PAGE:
It is also known in the prior art for bakeries and similar establishments to provide paper bags that are coated with paraffin or similar material to retain freshness of bakery products after they are sold to a customer. A problem with these types of coated bags however is that the opening of the bag cannot. be folded over and taped shut since most tapes will not stick to the paraffin coated surface. In addition, self-adhesive labels or inked stamps cannot be used on the bag as well.

SUMMARY OF THE INVENTION

The present invention relates to a method of coating paper for use in making paper bags having a barrier material, such as paraffin. The method consists of the steps of continuously removing in a direction of travel a strip of paper from a source of paper at a predetermined speed; masking with a liquid impervious mask at least one longitudinal portion of said strip of paper in the direction of travel; routing the strip of paper and the mask through a bath of liquid barrier material, the liquid barrier substantially saturating the strip of paper except for the masked portion; removing the mask from the strip of paper after moving out of the bath of liquid barrier material; and forming a selective length of the strip of paper into the bag. Furthermore, after the strip of paper and mask are routed through the bath of liquid barrier material both the strip of paper and the mask may be compressed to meter the liquid barrier material therefrom. Also, after the mask is removed from the strip of paper the paper may be processed in order to set up the barrier material.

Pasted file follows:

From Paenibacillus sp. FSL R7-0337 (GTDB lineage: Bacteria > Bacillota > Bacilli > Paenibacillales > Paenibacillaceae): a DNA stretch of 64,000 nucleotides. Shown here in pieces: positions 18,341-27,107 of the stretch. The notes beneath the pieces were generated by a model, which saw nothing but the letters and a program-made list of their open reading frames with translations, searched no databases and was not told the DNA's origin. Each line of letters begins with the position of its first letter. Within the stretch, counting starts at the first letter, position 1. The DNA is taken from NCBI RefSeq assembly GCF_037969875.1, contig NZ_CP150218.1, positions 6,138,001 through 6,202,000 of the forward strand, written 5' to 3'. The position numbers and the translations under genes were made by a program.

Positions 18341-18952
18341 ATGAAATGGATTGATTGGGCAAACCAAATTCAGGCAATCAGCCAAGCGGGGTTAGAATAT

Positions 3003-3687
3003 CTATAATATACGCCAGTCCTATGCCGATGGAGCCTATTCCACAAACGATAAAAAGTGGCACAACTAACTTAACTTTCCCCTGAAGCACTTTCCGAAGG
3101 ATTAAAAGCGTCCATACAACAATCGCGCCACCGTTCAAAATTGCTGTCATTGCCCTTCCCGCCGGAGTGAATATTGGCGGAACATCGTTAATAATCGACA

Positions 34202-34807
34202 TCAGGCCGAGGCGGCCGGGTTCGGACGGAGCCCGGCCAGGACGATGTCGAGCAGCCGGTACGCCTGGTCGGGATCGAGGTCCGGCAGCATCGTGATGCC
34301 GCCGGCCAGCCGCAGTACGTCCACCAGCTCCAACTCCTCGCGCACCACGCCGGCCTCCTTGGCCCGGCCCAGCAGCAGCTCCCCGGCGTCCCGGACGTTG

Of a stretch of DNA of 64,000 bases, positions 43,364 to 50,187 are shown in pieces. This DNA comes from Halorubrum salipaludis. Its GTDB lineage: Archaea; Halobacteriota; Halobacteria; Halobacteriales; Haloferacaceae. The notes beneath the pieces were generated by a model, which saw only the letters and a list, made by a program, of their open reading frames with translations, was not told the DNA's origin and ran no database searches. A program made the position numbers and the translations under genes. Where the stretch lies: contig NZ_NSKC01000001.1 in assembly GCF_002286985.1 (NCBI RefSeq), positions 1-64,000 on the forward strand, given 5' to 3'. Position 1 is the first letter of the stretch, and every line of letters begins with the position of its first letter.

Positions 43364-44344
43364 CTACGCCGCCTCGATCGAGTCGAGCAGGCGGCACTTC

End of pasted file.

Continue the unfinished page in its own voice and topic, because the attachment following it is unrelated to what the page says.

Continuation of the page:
In a preferred embodiment of the present invention the mask is a pair of endless belts. One of the belts has a first width and is substantially centered on the strip of paper. The other belt has a second width and is located at substantially an edge of the strip of paper. When the strip of paper is formed into a bag a centered longitudinal portion on both the front and back sides of the bag are free of the paraffin.

BRIEF DESCRIPTION OF THE DRAWINGS

The features of the present invention which are believed to be novel, are set forth with particularity in the appended claims. The invention, together with further objects and advantages, may best be understood by reference to the following description taken in conjunction with the accompanying drawings, in the several Figures in which like reference numerals identify like elements, and in which:

FIG. 1 is a perspective view of a novel paper bag constructed according to the method of the present invention;